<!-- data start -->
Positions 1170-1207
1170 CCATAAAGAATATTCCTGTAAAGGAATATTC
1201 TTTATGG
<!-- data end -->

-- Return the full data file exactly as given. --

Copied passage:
Positions 1170-1207
1170 CCATAAAGAATATTCCTGTAAAGGAATATTC
1201 TTTATGG